WELLOG                                 FOCUSED RESISTIVITY



REVISED  11-07-2016

©  2016  WELLOG

All Rights Reserved




In order to measure high formation resistivities in a borehole containing conductive mud, focused resistivity tools are required. Focused resistivity tools offer good vertical resolution and excellent penetration. A problem with conventional resistivity tools is that they become inaccurate when they are used to log relatively high resistivity formations in low resistivity mud. The reason for the inaccuracy is that the current produced by the tool follows the path of least resistance. The path of least resistance is the low resistivity mud in the borehole.  Because of these conditions, most of the current will flow in the borehole. The result is that high resistivity formations lack character and bed boundaries become difficult to define. In 1951,  H. Doll (Schlumberger) is credited with demonstration of a tool that used guard electrodes above and below the current electrode. This tool commonly referred to as a guard tool provides a solution to the problem of borehole current. The guard electrodes having the same voltage potential as the current electrode oppose borehole current flow and force the current from the measuring electrode (M) to flow outward into the surrounding formation. The longer the guard electrodes are, the deeper the current will flow into the surrounding formation.


View image of focused tool.




The guard electrodes are placed above and below the current (measuring) electrode. The depth of penetration is about three times the length of one of the guard electrodes. If a guard section is 6 feet in length, then the current will generally penetrate 18 feet into the formation.




The measuring electrode has a series resistance connected within the tool. Current flow through the measuring electrode also flows through the series resistor and develops a voltage directly related to formation conductivity. Formation conductivity is inversely related to formation resistivity, therefore the tool response can result in calculated resistivity. The thickness of the current beam is approximately equal to the length of the measuring electrode.





In a conventional E-log tool, when the current electrode is in a relatively thin bed having resistivity greater than the surrounding bed, the current will tend to flow into the surrounding (lower resistivity) bed. The guard tool provides better thin bed definition because the current is focused into the formation being logged. It is interesting to note, that the lower resistivity surrounding formation also serves to “guard” or focus the current.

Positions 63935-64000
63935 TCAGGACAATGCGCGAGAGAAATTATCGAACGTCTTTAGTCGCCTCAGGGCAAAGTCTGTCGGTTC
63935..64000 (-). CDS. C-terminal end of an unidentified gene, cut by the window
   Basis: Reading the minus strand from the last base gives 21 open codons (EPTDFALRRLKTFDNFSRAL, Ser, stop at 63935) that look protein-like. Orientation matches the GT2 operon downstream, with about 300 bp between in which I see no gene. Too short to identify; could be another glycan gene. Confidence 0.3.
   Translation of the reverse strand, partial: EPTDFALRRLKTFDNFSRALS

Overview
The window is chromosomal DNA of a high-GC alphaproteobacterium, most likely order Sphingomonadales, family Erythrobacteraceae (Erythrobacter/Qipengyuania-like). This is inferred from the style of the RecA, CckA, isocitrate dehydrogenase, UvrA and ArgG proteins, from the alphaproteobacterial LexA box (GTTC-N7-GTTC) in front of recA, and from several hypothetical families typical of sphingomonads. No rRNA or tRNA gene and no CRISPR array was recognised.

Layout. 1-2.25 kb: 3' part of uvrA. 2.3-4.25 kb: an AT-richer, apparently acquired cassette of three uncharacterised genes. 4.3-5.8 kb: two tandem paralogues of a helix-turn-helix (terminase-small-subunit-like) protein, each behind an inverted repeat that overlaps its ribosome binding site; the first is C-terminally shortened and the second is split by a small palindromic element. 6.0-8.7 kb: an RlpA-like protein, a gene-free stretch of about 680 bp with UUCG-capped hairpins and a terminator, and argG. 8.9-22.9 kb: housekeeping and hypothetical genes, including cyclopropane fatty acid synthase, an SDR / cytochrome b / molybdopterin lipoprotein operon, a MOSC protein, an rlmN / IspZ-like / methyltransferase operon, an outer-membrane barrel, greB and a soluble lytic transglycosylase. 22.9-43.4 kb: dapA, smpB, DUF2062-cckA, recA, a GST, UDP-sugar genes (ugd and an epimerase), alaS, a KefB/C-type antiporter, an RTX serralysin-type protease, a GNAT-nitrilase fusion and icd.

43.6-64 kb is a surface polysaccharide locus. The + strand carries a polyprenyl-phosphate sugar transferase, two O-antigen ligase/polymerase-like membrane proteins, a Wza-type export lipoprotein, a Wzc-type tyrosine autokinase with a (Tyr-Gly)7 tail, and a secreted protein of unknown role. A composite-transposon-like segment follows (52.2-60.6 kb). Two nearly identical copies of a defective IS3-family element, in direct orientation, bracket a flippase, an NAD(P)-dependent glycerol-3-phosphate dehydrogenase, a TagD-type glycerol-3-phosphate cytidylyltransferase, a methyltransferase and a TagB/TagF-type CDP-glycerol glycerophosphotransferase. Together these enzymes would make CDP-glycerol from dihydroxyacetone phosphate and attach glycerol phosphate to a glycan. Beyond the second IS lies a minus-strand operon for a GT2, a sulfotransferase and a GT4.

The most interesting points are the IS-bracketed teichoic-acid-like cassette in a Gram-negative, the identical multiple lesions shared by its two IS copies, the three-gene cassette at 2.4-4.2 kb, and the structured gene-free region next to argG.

Limitations are imposed due to the inherent design of the guard tool. Because the tool must have long guard electrodes above and below the measuring electrode, it is not possible to log resistivity to the bottom of the borehole.  The longer the guard electrodes are, the farther the measuring electrode will be from the bottom of the hole when the tool reaches TD.  Another limitation is imposed because of the current flow in vicinity of the borehole, that will influence measurement of SP. It is difficult to obtain a reliable measurement of SP within 25 feet of the guard tool. It is because of this limitation, that SP cannot be measured to the bottom of the hole.


LATEROLOG®:  (Note: The name Laterolog is Registered by Schlumberger)


The Laterolog tool uses multiple conventional (short) electrodes above and below a central current electrode (A0). Typical electrode arrangement is two monitoring electrode pairs (M1, M2) above and below Ao. Two additional “bucking electrodes”, A1 above and A2 below the M1, M2 electrode pairs. A reference electrode (N) is placed farther above the current and measuring electrodes. Two electrodes are placed at the surface, one for current return and a second for voltage reference. Laterolog tools in several versions have been released, Laterolog 7, Laterolog 8, Laterolog 3, Dual laterolog, and Spherically Focused Log (SFLtm Schlumberger).


Microlaterolog and others:


Pad mounted versions of the laterolog have been used for measurement of resistivity of the flushed zone (Rxo). Service companies have marketed versions also known as FoRxo tool, Minilog, Microlog, Microlaterolog. These electrode arrays are mounted on pad mounted caliper tools and pressed against the borehole wall. In situ measurement of mud filte resistivity (Rmf) and flushed zone resistivity (Rxo) are obtained.